Background: Incarceration is a rare complication of uterine prolapse and is usually associated with bladder calculi. We report a case of uterine incarceration associated with an abscess in the cul-de-sac.
Case: A 64-year-old woman presented with complaints of vaginal prolapse. Pelvic examination on admission revealed an edematous, prolapsed uterus and eversion of the vagina. The bladder was catheterized, and subsequent attempts to reduce the prolapse were unsuccessful. Conservative treatments were initiated including Trendelenburg positioning, estrogen cream, and moist soaks. Failure to reduce the prolapse under general anesthesia necessitated a vaginal hysterectomy and anteroposterior repair. When the cul-de-sac was entered, there was purulent material draining from an abscess behind the uterus. Postoperatively, the patient received antibiotics for 3 days and was sent home on day 4.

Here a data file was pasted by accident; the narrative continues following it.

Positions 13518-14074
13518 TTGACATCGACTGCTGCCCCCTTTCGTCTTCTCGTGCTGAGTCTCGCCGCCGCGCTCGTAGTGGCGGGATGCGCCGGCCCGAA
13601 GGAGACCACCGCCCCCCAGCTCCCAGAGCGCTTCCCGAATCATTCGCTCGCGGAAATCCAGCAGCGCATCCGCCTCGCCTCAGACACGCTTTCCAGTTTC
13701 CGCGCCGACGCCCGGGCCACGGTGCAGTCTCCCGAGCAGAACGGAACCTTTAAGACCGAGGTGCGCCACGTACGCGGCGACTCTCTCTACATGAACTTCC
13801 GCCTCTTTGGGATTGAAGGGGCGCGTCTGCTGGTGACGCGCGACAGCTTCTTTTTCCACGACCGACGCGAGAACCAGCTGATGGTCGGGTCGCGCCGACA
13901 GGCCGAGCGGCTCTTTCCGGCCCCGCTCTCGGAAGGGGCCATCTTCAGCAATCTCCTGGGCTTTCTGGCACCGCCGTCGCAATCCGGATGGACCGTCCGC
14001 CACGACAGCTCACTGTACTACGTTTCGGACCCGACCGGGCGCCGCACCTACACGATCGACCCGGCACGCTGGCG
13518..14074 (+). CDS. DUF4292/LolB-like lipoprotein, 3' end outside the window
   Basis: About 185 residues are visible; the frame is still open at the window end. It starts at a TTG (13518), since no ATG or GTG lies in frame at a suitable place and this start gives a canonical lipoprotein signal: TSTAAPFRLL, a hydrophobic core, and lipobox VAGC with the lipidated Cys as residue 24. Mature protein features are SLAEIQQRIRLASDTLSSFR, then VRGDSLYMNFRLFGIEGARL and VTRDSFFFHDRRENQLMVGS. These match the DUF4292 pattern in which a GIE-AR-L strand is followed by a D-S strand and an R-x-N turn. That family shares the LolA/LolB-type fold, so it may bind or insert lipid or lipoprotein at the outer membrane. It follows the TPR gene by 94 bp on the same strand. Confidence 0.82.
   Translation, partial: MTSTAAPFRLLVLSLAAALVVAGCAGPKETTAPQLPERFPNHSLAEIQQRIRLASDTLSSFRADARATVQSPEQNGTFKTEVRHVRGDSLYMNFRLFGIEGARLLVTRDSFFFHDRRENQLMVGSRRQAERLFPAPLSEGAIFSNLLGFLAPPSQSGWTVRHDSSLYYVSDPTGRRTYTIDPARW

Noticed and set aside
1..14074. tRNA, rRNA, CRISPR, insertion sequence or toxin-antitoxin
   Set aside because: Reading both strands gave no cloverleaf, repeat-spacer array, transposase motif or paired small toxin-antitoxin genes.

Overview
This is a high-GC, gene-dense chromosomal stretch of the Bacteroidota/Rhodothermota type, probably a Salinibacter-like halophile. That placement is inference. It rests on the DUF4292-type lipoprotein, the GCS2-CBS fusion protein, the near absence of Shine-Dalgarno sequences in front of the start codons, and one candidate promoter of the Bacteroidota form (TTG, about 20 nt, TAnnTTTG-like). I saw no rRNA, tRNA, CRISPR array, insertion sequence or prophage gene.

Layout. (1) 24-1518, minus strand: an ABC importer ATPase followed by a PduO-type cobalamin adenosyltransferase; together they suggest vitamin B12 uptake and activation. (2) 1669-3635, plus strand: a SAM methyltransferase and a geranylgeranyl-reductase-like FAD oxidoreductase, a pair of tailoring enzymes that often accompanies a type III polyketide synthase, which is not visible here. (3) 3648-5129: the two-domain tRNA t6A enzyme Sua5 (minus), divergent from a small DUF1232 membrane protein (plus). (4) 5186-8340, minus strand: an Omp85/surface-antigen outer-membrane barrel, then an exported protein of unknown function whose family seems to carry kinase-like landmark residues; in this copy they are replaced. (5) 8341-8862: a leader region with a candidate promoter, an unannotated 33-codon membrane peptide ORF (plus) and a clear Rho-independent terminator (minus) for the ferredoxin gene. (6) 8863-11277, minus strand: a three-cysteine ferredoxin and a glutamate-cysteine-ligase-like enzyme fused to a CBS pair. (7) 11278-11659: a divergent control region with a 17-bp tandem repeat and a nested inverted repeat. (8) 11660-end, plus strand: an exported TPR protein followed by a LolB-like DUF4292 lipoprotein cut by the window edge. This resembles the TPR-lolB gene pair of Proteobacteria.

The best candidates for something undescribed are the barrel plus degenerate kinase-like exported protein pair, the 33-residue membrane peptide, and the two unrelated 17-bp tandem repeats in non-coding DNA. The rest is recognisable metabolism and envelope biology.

Conclusions: Irreducible uterine prolapse is a rare condition and may be attributed to a narrowed introitus, bladder calculi, or pelvic abscesses. Historically, conservative management has attempted to alleviate the edema and restore the prolapse, to allow definitive surgery at a later date. We believe that the pelvic abscess in our case exemplifies a danger of delaying surgery. We recommend that when the patient is in stable condition, a hysterectomy and plastic repair be performed promptly.(Obstet Gynecol 1993;82: 664-6)
From the Department of Obstetrics and Gynecology, New York University Medical Center, New York, New York.
© 1993 The American College of Obstetricians and Gynecologists